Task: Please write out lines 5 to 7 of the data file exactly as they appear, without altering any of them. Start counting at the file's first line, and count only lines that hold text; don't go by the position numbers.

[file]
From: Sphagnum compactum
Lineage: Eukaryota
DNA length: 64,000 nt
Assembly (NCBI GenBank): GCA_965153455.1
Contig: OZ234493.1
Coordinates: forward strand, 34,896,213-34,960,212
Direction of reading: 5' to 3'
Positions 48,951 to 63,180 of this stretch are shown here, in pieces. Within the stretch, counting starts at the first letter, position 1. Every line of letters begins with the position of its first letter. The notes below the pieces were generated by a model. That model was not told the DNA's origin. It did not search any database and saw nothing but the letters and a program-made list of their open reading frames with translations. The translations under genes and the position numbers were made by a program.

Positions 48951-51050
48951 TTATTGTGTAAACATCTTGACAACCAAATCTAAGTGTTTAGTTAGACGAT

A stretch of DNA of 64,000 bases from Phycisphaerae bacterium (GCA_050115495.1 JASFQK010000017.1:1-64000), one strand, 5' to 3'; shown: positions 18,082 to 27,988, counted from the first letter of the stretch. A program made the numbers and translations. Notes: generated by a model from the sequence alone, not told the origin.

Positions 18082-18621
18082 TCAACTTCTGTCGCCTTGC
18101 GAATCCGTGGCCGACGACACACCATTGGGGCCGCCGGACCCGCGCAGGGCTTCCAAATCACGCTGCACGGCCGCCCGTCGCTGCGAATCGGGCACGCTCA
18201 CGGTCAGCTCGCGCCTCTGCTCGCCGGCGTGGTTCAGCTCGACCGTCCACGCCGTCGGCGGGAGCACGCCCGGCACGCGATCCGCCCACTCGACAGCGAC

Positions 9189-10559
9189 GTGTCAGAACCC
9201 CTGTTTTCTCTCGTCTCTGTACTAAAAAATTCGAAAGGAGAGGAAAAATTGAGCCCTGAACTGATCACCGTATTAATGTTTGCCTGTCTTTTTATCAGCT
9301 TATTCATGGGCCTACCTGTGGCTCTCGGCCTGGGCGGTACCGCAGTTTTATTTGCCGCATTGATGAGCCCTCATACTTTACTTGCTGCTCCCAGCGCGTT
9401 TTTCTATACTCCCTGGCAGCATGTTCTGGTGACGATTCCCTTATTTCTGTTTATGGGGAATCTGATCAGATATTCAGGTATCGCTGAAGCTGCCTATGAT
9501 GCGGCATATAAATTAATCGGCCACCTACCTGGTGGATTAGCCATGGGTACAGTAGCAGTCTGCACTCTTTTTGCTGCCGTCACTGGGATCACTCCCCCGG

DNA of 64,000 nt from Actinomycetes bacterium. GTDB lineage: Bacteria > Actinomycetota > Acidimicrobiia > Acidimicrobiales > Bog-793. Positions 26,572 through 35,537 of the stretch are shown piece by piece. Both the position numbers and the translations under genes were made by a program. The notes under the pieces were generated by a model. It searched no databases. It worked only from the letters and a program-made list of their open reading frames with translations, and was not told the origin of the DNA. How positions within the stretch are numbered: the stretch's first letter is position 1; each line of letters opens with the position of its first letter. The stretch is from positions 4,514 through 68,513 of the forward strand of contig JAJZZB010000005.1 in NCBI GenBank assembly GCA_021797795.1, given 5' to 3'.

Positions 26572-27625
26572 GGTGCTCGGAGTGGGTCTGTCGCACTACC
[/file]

Contig: OZ234493.1
Coordinates: forward strand, 34,896,213-34,960,212
Direction of reading: 5' to 3'